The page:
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House GOP asks Justice Dept. to charge Biden’s son, brother for making false statements

A trio of GOP-led House committees wrote to the Justice Department on Wednesday recommending that President Biden’s son Hunter and brother James be charged for making false statements to Congress during Republicans’ long-running impeachment inquiry into the president.

In a 65-page letter to Attorney General Merrick Garland, the Republican chairmen of the House Oversight, Judiciary, and Ways and Means committees — Reps. James Comer (Ky.), Jim Jordan (Ohio) and Jason T. Smith (Mo.), respectivelyoutlined what they say is “overwhelming evidence” that Hunter Biden and James Biden should be prosecuted for false statements and perjury about their business dealings while Joe Biden was vice president.

Hunter Biden, through his attorney Abbe Lowell, denied wrongdoing. James Biden did immediately respond to a request for comment.

The Justice Department has no legal obligation to act on the Republicans’ recommendation.

But Comer, the chairman of the Oversight Committee, previously suggested that the Justice Department could pursue new charges against the Bidens if Donald Trump wins the presidential election in November. House Republicans returned to Washington this week promising to more aggressively target the Biden administration after a New York jury found Trump guilty last week of falsifying business records to cover up a hush money payment to an adult-film actress.

While Biden’s Justice Department is prosecuting Trump in separate cases in D.C. and Florida, the president has gone out of his way to avoid getting involved in or even talking about the cases in any but the most general terms. During a congressional hearing Tuesday, Garland firmly denied accusations from House Republicans who repeatedly claimed that the Justice Department was engaged with New York state prosecutors. Garland also appointed special counsels to handle investigations into Trump and Hunter Biden, as well as President Biden’s handling of classified documents, saying it would not be appropriate for him to directly oversee probes of his boss and of Trump as they face off in the upcoming presidential election.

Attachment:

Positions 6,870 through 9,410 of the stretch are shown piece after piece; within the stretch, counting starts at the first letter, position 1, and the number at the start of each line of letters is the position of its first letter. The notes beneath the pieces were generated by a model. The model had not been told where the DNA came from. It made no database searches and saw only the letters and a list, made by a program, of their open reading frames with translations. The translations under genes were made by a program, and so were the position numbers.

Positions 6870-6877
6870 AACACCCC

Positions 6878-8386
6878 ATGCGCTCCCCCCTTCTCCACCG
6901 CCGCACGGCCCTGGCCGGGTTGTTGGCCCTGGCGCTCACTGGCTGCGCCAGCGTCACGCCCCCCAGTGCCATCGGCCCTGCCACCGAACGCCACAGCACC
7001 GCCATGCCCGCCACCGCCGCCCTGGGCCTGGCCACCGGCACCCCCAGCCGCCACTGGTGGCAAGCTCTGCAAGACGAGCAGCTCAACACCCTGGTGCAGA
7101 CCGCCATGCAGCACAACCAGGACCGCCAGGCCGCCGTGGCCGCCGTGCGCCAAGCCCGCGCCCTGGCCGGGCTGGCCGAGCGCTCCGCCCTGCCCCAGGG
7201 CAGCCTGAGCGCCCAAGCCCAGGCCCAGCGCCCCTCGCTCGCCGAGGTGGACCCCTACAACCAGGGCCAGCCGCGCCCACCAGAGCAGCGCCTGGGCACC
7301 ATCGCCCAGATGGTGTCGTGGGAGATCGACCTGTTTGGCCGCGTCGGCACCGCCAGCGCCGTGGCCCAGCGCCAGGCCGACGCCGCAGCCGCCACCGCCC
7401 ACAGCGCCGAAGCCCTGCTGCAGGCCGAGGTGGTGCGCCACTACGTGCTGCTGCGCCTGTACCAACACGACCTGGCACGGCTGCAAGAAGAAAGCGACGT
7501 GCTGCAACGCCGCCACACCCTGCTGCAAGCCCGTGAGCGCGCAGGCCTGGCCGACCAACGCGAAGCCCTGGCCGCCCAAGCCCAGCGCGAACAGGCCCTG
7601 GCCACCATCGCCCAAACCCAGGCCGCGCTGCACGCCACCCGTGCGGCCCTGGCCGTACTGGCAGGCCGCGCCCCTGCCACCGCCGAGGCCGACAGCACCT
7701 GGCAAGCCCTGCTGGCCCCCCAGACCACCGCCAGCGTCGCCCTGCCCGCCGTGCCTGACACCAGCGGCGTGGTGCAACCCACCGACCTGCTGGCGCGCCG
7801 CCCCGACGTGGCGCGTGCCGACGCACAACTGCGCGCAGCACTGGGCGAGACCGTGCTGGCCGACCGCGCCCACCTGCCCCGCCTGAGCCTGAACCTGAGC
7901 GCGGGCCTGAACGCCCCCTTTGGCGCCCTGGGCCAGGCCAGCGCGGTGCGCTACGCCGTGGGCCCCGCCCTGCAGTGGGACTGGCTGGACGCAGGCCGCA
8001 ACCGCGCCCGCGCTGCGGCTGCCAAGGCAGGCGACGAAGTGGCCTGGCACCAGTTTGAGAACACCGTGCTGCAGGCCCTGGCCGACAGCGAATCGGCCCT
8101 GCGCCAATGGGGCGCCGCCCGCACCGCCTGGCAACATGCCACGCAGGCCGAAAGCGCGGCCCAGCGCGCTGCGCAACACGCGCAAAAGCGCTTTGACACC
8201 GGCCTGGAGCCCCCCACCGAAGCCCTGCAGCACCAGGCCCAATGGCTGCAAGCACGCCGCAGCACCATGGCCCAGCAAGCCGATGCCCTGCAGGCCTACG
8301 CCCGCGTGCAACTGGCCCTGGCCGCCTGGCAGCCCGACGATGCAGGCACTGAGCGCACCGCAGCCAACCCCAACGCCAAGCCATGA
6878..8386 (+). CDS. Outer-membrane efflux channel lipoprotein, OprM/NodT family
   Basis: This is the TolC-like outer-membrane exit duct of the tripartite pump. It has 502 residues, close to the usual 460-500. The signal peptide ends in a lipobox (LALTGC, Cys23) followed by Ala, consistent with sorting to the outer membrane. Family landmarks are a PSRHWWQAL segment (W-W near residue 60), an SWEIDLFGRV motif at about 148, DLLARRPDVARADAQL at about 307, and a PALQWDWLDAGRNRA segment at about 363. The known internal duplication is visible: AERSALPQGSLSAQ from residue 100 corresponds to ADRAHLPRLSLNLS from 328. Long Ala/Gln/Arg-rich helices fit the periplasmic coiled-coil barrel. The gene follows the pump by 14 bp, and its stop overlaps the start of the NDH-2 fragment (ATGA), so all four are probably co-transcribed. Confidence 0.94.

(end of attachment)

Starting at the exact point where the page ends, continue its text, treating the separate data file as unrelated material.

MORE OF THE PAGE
Trump has repeatedly suggested he may use the Justice Department to exact revenge on his political enemies.

“When President Trump returns to the White House, it’s critical the new leadership at the DOJ have everything they need to prosecute the Biden Crime Family and deliver swift justice,” Comer wrote in a March fundraising email.

The criminal referrals are likely to be the culmination of a years-long investigation by House Republicans, who have tried and failed to prove that Biden was involved in and personally benefited from his son’s and brother’s foreign business dealings while he was vice president.

The long-running impeachment inquiry splintered the narrow House Republican majority between hard-liners who seek to immediately remove Biden from office and governing-minded conservatives who do not want to proceed without evidence linking Biden to any potential crimes.

Lacking enough votes to impeach the president, the committees investigating Biden’s family sharpened their focus on issuing criminal referrals and threatening to hold Cabinet officials in contempt of Congress.

“My views on impeachment in general? It’s a very high bar that they need to meet, and they needed to convince their colleagues that it was the right thing to do,” Rep. Brian Fitzpatrick (R-Pa.) said in a March interview. “If they are declining to bring articles of impeachment, I think that is the right decision.”